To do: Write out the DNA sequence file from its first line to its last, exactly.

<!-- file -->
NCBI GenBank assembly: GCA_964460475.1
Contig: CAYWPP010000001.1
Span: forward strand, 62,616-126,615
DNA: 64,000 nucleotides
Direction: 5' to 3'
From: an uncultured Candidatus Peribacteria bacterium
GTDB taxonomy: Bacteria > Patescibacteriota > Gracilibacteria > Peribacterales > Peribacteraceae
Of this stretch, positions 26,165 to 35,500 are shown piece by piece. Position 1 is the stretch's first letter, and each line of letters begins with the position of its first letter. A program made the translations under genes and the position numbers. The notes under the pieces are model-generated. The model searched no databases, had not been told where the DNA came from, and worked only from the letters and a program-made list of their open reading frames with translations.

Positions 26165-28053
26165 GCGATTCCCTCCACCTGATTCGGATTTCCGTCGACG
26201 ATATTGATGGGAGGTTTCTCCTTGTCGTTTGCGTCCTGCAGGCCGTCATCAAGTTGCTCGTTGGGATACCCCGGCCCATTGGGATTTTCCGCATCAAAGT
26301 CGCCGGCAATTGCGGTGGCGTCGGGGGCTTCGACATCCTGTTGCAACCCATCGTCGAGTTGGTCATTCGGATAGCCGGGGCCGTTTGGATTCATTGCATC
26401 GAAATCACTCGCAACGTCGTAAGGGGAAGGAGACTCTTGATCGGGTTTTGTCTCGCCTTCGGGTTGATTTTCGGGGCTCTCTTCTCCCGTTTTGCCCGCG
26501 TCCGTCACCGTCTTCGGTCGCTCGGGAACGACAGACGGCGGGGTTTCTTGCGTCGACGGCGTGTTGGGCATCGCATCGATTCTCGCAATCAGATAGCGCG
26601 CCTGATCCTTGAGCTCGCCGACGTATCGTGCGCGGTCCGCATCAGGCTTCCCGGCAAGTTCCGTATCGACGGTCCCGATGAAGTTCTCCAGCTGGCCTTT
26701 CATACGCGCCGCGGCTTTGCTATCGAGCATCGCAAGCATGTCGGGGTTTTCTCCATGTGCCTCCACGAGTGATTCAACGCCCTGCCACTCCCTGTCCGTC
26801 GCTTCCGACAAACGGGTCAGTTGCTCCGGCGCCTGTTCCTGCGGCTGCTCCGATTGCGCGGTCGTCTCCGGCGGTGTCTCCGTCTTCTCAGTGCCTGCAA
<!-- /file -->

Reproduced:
NCBI GenBank assembly: GCA_964460475.1
Contig: CAYWPP010000001.1
Span: forward strand, 62,616-126,615
DNA: 64,000 nucleotides
Direction: 5' to 3'
From: an uncultured Candidatus Peribacteria bacterium
GTDB taxonomy: Bacteria > Patescibacteriota > Gracilibacteria > Peribacterales > Peribacteraceae
Of this stretch, positions 26,165 to 35,500 are shown piece by piece. Position 1 is the stretch's first letter, and each line of letters begins with the position of its first letter. A program made the translations under genes and the position numbers. The notes under the pieces are model-generated. The model searched no databases, had not been told where the DNA came from, and worked only from the letters and a program-made list of their open reading frames with translations.

Positions 26165-28053
26165 GCGATTCCCTCCACCTGATTCGGATTTCCGTCGACG
26201 ATATTGATGGGAGGTTTCTCCTTGTCGTTTGCGTCCTGCAGGCCGTCATCAAGTTGCTCGTTGGGATACCCCGGCCCATTGGGATTTTCCGCATCAAAGT
26301 CGCCGGCAATTGCGGTGGCGTCGGGGGCTTCGACATCCTGTTGCAACCCATCGTCGAGTTGGTCATTCGGATAGCCGGGGCCGTTTGGATTCATTGCATC
26401 GAAATCACTCGCAACGTCGTAAGGGGAAGGAGACTCTTGATCGGGTTTTGTCTCGCCTTCGGGTTGATTTTCGGGGCTCTCTTCTCCCGTTTTGCCCGCG
26501 TCCGTCACCGTCTTCGGTCGCTCGGGAACGACAGACGGCGGGGTTTCTTGCGTCGACGGCGTGTTGGGCATCGCATCGATTCTCGCAATCAGATAGCGCG
26601 CCTGATCCTTGAGCTCGCCGACGTATCGTGCGCGGTCCGCATCAGGCTTCCCGGCAAGTTCCGTATCGACGGTCCCGATGAAGTTCTCCAGCTGGCCTTT
26701 CATACGCGCCGCGGCTTTGCTATCGAGCATCGCAAGCATGTCGGGGTTTTCTCCATGTGCCTCCACGAGTGATTCAACGCCCTGCCACTCCCTGTCCGTC
26801 GCTTCCGACAAACGGGTCAGTTGCTCCGGCGCCTGTTCCTGCGGCTGCTCCGATTGCGCGGTCGTCTCCGGCGGTGTCTCCGTCTTCTCAGTGCCTGCAA